White collar crime is defined as non-violent criminal acts in which the perpetrator deceives a victim for financial gain. These crimes, while not involving physical pain or property damage, can lead to financial ruin for victims and are taken seriously by prosecutors. White collar crime cases have a high profile because the amount of money and people involved and are typically featured in local and national news. Due to this heightened profile, prosecutors will utilize their extensive resources to win the case. That’s why, if you’ve been charged with a white collar crime, it’s critical to contact Anthony Rickman, a white collar defense attorney in Tampa who has the experience and legal knowledge to protect your rights.
It may have been a financial difficulty that led you down this path, but now you are facing charges for a white collar crime and, unfortunately, it’s serious. White collar crimes carry with them extensive penalties, including fines and up to 30 years in prison. It doesn’t matter if you are considered the ringleader of a white collar scheme or a cog in the machine, you are subject to same penalties. To ensure that you are properly defended, it’s vital that you contact a white collar criminal defense attorney in Tampa to handle your case. They will have specialized experience in dealing with white collar cases and understand the complex nature of the prosecutor’s investigation.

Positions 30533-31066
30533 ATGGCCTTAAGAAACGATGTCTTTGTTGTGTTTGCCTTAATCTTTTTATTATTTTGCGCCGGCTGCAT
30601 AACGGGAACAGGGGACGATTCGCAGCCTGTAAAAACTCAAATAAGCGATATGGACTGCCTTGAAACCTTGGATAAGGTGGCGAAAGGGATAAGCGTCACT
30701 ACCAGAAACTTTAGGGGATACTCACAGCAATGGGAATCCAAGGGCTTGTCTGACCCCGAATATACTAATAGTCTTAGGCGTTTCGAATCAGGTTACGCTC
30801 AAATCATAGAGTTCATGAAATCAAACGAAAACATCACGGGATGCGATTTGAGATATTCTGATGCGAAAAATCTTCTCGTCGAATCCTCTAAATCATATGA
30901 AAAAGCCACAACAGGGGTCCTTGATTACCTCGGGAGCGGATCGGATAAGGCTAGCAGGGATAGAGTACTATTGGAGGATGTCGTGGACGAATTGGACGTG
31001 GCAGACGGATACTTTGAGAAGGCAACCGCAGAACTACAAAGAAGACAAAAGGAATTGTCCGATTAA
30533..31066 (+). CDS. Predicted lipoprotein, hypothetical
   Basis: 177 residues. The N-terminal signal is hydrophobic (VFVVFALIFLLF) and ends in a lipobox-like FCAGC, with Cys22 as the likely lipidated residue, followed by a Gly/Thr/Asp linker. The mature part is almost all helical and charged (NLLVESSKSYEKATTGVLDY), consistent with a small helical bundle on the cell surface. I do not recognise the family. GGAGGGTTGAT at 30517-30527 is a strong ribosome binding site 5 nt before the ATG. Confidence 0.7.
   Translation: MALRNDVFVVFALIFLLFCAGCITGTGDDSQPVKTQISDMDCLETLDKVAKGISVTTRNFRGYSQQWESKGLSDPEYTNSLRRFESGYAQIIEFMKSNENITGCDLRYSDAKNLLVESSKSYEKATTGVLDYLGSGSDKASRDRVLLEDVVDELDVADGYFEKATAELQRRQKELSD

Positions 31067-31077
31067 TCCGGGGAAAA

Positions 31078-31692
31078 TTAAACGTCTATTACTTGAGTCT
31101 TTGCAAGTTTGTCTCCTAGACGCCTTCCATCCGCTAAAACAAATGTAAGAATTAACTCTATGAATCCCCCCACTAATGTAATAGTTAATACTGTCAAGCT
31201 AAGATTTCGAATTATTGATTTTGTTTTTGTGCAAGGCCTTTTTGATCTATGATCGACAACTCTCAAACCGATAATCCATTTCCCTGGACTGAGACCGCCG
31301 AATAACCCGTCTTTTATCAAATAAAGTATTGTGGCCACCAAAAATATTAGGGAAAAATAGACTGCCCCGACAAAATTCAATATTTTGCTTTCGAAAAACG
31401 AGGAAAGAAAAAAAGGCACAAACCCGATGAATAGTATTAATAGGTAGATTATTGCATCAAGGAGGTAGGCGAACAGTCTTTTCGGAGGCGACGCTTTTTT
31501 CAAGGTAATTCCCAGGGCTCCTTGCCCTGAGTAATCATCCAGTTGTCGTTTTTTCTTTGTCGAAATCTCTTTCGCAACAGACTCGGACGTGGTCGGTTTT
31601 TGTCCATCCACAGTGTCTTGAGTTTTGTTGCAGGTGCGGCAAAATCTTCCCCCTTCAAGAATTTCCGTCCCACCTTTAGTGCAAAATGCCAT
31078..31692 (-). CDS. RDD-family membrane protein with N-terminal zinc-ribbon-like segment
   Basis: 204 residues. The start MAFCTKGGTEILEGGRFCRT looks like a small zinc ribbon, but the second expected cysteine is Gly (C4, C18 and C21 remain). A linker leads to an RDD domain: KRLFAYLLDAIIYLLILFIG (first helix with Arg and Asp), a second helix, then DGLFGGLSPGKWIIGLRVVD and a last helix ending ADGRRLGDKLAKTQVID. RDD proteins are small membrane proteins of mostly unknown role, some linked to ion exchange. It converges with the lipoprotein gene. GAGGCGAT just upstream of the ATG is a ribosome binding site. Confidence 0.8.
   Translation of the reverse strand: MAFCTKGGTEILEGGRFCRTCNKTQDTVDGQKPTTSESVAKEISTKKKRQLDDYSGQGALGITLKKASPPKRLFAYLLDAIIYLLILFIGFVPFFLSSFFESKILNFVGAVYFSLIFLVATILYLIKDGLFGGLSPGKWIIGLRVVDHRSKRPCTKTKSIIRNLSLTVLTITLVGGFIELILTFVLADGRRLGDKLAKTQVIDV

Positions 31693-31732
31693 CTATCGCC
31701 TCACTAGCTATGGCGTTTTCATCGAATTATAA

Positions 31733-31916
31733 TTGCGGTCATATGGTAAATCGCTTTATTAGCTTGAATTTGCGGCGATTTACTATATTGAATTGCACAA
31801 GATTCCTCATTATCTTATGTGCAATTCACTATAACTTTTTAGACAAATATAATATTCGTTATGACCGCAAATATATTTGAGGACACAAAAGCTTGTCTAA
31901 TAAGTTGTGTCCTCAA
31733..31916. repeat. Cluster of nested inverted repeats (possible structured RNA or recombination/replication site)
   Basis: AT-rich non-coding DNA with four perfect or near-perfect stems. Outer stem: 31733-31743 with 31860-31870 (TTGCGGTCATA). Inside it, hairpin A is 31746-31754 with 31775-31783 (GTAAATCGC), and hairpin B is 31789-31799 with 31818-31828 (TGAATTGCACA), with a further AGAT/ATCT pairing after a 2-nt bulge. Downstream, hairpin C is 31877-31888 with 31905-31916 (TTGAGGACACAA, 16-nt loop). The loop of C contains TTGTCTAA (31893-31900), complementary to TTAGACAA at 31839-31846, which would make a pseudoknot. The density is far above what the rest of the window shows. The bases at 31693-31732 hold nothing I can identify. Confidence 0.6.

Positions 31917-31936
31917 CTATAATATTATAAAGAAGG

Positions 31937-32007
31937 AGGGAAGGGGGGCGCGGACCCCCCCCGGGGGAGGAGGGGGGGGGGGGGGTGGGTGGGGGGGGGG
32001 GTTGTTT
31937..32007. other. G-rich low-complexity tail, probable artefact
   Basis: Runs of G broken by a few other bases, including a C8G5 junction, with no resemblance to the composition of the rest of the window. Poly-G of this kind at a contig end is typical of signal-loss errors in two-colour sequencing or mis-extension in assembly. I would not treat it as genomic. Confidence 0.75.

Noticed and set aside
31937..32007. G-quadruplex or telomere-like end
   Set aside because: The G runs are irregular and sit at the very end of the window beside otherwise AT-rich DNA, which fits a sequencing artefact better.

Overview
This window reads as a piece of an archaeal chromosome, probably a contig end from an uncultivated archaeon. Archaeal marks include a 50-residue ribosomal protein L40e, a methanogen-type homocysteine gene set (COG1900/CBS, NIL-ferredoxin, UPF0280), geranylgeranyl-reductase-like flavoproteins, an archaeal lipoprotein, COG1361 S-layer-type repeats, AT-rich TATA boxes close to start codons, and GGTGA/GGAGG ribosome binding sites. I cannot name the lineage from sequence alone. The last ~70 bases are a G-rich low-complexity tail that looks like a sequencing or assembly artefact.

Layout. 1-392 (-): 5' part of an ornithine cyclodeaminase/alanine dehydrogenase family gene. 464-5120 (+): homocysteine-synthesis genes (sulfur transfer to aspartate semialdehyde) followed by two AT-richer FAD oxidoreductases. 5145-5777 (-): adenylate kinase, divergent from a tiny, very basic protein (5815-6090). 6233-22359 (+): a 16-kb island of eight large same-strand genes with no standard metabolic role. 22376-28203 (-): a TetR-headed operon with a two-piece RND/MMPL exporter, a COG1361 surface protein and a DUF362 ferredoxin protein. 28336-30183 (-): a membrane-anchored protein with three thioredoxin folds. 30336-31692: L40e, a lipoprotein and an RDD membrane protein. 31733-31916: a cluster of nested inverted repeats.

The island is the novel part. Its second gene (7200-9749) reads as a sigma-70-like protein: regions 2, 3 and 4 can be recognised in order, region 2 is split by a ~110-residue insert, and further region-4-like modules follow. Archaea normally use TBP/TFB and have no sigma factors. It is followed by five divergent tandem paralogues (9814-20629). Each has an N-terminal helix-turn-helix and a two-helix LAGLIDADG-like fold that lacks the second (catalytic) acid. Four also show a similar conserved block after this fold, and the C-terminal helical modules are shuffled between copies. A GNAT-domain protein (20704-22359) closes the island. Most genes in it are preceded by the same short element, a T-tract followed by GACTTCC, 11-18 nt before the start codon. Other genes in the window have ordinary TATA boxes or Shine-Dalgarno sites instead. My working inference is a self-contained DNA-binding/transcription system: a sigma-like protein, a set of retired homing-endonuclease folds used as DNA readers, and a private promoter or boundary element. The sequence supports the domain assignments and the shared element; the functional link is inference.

Anthony Rickman combines experience, sound strategy, and dogged determination to protect his clients during this trying time. As a former state prosecutor, Rickman understands how white collar cases are created and can build a defense to counter them. Rickman utilizes innovative tools and a team of experts to protect the rights of his clients. Should your case go to court, Rickman is a skilled litigator who can provide you with the highest level of representation.
Disclaimer: The information contained in this article is for general educational information only. This information does not constitute legal advice, is not intended to constitute legal advice, nor should it be relied upon as legal advice for your specific factual pattern or situation.